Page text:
Any blow struck for economic liberty is worth celebrating, even if the person wielding the hammer is not, shall we say, a fan of Rothbardian libertarianism. But there is encouraging news from Tim Sandefur of the Pacific Legal Foundation, which pressured the Missouri legislature to repeal its licensing laws regarding moving companies:
Under the old law, a person applying for permission to operate a moving company was required to submit to a licensing scheme under which existing moving companies were given the privilege of basically vetoing the application. We challenged that law on behalf of St. Louis entrepreneur Michael Munie, and argued the case in federal district court in April. But in the meantime, state lawmakers passed legislation repealing the law, and this afternoon, Governor Nixon signed that bill, thus opening the road for economic opportunity in the Show Me State.
Baby steps, to be sure — Missouri and most other states have licensing laws for dozens of occupations, some imposing absurd educational requirements (in Texas, for example, “shampoo specialists” at hair salons must have 150 hours of training before they can even test for their license) and exorbitant costs for both training and the licensing process itself. None of these laws actually do anything to ensure quality service for consumers; they exist solely to protect incumbents from competition. These laws can’t disappear quickly enough, and kudos to the PLF and other organizations, such as the Institute for Justice, for continuing to challenge them.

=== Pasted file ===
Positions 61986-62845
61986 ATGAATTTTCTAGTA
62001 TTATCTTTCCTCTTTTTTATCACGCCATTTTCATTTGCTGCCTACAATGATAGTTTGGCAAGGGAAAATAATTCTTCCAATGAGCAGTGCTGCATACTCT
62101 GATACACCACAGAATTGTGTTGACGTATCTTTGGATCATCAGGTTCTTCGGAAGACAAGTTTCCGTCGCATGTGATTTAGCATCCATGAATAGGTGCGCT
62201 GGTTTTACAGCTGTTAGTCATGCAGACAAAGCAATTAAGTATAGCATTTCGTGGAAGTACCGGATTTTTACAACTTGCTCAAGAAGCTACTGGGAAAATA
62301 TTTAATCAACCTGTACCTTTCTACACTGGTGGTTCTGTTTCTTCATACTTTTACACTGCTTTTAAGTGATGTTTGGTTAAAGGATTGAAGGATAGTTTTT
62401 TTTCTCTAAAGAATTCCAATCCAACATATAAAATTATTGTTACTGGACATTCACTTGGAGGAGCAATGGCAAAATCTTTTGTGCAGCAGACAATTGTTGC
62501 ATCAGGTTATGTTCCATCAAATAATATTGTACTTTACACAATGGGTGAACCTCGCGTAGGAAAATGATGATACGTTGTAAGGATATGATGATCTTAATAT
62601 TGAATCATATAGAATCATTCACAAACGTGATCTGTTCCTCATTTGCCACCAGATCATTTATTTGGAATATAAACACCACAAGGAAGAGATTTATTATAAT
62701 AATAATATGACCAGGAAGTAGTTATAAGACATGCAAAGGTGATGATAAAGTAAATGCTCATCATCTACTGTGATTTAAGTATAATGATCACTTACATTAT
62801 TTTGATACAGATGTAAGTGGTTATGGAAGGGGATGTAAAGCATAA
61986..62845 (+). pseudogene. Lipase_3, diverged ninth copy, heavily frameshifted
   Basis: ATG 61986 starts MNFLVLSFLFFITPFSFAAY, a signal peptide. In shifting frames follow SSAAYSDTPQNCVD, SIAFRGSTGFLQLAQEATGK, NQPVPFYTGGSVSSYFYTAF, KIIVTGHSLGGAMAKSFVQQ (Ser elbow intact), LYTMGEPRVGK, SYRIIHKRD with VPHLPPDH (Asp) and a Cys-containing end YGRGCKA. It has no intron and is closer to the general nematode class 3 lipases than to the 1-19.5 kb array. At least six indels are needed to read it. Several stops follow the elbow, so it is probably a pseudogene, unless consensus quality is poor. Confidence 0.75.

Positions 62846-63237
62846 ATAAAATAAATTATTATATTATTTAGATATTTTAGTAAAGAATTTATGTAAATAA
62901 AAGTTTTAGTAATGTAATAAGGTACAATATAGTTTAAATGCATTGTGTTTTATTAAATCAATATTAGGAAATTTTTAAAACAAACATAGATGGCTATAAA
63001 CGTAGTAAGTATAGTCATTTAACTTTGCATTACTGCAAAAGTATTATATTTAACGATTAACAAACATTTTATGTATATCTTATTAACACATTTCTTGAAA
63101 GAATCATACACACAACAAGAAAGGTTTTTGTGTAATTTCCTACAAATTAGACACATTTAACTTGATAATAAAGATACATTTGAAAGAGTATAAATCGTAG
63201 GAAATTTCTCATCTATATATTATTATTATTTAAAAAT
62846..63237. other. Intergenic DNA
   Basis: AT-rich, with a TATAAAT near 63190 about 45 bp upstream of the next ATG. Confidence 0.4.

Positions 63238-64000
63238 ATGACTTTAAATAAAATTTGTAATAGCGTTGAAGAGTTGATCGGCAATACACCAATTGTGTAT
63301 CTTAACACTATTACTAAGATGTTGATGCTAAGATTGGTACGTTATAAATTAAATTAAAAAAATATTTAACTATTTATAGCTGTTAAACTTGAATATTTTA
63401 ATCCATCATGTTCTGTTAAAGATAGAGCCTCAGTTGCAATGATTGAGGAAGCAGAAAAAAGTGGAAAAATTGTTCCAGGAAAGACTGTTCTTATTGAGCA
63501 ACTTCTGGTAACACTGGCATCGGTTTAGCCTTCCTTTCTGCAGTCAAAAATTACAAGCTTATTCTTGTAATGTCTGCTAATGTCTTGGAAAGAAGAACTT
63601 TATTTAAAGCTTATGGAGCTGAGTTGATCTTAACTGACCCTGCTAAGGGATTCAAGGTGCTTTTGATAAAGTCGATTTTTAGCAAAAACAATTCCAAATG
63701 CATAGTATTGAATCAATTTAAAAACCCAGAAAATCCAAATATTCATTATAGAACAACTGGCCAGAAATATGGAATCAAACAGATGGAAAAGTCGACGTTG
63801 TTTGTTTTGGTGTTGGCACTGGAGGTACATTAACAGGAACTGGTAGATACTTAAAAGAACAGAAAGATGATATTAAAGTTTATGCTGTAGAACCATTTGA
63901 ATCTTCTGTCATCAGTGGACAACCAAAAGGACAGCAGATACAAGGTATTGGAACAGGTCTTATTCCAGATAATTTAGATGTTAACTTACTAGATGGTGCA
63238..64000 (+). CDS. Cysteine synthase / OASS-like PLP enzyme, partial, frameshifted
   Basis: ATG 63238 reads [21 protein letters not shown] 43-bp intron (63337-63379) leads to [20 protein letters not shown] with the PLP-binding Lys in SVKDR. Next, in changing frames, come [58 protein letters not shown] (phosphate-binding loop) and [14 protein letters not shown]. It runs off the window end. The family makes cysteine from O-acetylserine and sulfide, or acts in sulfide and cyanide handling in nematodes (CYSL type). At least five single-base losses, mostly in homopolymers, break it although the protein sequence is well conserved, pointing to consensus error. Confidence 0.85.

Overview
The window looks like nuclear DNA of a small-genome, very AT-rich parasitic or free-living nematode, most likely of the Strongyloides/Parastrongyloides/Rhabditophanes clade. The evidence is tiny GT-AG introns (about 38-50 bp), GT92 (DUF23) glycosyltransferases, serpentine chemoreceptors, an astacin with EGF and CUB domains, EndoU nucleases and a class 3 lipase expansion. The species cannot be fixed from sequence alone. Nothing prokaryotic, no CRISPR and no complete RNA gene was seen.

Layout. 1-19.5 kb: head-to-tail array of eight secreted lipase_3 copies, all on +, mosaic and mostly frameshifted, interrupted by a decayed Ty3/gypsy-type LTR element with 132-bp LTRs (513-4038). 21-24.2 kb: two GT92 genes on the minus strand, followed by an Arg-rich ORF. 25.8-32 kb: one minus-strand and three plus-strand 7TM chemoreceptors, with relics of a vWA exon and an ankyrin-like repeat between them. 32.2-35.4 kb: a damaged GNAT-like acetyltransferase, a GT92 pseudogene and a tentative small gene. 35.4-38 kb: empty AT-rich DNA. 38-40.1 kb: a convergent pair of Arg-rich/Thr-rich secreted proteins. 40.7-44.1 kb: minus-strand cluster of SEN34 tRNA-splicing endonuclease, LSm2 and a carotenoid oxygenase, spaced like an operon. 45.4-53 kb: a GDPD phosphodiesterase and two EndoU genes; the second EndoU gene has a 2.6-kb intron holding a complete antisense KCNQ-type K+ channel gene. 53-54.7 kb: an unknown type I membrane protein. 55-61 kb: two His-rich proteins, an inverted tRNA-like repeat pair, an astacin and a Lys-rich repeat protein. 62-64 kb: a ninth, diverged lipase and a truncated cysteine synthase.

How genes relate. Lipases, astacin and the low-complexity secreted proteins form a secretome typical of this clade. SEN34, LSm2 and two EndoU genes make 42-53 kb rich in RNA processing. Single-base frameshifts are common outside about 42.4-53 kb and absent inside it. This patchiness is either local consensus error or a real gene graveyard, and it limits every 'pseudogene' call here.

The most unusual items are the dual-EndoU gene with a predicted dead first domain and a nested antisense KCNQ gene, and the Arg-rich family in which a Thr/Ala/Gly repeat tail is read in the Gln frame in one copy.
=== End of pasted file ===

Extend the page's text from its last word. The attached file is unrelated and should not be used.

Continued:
Several years ago, I wrote a review of The Dirty Dozen: How Twelve Supreme Court Cases Radically Expanded Government and Eroded Freedom by Cato Institute chairman Robert A. Levy and Institute for Justice co-founder William Mellor. As its subtitle suggests, the book criticizes twelve U.S. Supreme Court decisions that are especially offensive from a libertarian perspective, such as Wickard v. Filburn, Korematsu v. U.S., and Kelo v. City of New London.
Because I’m a libertarian myself, I agreed with most of their criticisms of the twelve decisions.
I had reservations, though, about their proposed remedy: “judicial engagement” on liberty’s behalf — that is, getting judges on board with (for example) the idea that Congress’s powers under the Commerce Clause are much narrower than the Supreme Court has said they are since the New Deal era. This struck me as naive. Judges, after all, are part of the federal government, and the President and Congress both try to ensure that the people they put on the bench believe in maximum executive and legislative power. Judges haven’t increased government power because libertarian lawyers didn’t put the right arguments in front of them; they’ve increased government power because that’s what they were put on the bench to do.
In a response to my review, Levy and Mellor claimed that I was “far too cynical” — which only cemented my view that, for self-described libertarians, these two gentlemen weren’t nearly cynical enough about the federal courts. In fact, they seemed to have a faith in “good government” that is antithetical to libertarianism.
Lately, however, I’ve come to think that, whatever Levy and Mellor’s personal attitudes may be (it’s possible that I misread them), favoring “judicial engagement” for liberty does not require one to be naive about government and therefore is not contrary to the spirit of libertarianism.